How to Charge a 6V Battery

by Stephen Benham

Charging a 6-volt battery is no different than charging other voltage batteries, but you do need to ensure that you are using the correct charger. For example, a 6-volt lead-acid battery, such as the type sometimes used in marine vessels or RVs, needs to be charged using a suitable lead-acid charger. A nickel or lithium-based battery, such as those used to power cordless tools, must be charged using a charger designed for the correct chemical base.

Ascertain the chemical base of the 6-volt battery. It is clearly labeled on the battery and will say LA or SLA if it's a lead-acid battery, NiCd or NiMH if it's a nickel battery, or Li-Ion if it's a lithium battery. Make sure you have the correct charger for the type of battery you need to charge.

Attach the battery cable clamp on the end of the red wire from the charger onto the "+" terminal of the battery and the cable clamp on the end of the black wire from the charger onto the "-" terminal of the battery, if your 6-volt battery is lead-acid.

Insert your battery into the charger, if the 6-volt battery is nickel or lithium-based. Simply insert the battery into the charger compartment, ensuring you match the "+" and "-" terminal on the battery to the corresponding "+" and "-" terminals on the charger.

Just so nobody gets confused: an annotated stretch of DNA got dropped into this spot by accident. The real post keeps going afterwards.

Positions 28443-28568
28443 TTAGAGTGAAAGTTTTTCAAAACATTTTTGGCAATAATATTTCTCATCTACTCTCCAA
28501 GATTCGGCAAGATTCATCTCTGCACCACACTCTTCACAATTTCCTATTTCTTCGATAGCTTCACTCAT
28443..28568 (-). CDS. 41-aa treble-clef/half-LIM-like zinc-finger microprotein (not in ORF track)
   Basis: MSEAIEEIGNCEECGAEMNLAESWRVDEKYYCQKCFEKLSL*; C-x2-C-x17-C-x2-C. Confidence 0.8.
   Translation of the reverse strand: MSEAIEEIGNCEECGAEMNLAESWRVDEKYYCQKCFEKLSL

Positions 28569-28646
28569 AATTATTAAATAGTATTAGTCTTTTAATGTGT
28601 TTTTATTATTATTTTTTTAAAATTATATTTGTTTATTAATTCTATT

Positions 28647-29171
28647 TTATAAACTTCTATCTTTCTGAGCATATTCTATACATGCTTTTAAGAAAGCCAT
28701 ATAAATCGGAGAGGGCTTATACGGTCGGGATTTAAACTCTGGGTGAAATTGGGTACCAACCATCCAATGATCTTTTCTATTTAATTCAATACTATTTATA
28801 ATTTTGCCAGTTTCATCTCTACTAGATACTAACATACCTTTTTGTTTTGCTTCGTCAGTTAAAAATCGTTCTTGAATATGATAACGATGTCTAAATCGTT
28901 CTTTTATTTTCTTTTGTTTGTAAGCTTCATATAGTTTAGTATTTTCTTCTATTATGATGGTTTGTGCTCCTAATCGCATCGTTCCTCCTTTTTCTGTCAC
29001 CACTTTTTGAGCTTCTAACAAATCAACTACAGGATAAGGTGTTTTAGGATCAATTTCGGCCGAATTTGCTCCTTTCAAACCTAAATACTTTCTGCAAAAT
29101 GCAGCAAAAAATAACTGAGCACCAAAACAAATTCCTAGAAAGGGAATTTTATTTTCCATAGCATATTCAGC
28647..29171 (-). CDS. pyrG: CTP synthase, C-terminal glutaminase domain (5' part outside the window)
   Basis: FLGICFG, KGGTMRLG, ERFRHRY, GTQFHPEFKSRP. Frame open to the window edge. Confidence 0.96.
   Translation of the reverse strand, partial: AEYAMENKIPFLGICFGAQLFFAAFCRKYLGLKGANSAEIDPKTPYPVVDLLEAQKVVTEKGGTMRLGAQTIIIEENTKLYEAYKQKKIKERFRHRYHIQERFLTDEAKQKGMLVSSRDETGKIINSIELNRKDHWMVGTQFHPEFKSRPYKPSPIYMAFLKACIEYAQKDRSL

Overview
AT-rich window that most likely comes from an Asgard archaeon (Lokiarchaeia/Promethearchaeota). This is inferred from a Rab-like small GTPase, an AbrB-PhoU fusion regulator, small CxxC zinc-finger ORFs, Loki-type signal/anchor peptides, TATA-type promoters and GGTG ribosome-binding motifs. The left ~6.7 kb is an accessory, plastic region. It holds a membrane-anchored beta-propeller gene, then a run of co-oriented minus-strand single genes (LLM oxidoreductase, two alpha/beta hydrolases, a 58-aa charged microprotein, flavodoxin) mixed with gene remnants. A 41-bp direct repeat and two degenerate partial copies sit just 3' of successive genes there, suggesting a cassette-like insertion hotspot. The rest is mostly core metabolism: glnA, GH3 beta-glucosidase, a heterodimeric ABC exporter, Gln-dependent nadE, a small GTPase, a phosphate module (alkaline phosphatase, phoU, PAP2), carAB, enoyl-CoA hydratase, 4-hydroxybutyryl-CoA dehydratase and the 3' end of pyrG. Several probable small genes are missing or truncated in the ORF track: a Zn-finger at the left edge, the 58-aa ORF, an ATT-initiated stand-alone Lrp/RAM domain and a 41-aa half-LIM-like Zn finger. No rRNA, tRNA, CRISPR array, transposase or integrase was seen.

Set the charger to charge at 6 volts, if it has a variable charge feature. This applies to both a lead-acid charger and a nickel or lithium charger. Charging at a higher rate can damage your battery and may be dangerous. Charging at a lower rate doesn't cause any damage, but it will take considerably longer for your battery to charge.

Turn on your charger. Make sure the charge light indicator illuminates to confirm charging is in process.

Leave the battery to charge. The charge light turns off or changes color once your nickel or lithium-based battery is fully charged. However, lead-acid battery chargers continue to charge until you turn them off. You can expect to charge a 6-volt lead-acid battery in a couple of hours using the normal charge setting. If you use a boost charge, then an hour is usually fine; but if you use a trickle charge, leave your battery to charge for about 6 to 12 hours and then turn off the charger.

Remove the battery from the charger, if your battery is nickel or lithium-based. Remove the cable clamps attached to the two battery terminals, if your battery is lead-acid.

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About the Author

Stephen Benham has been writing since 1999. His current articles appear on various websites. Benham has worked as an insurance research writer for Axco Services, producing reports in many countries. He has been an underwriting member at Lloyd's of London and a director of three companies. Benham has a diploma in business studies from South Essex College, U.K.

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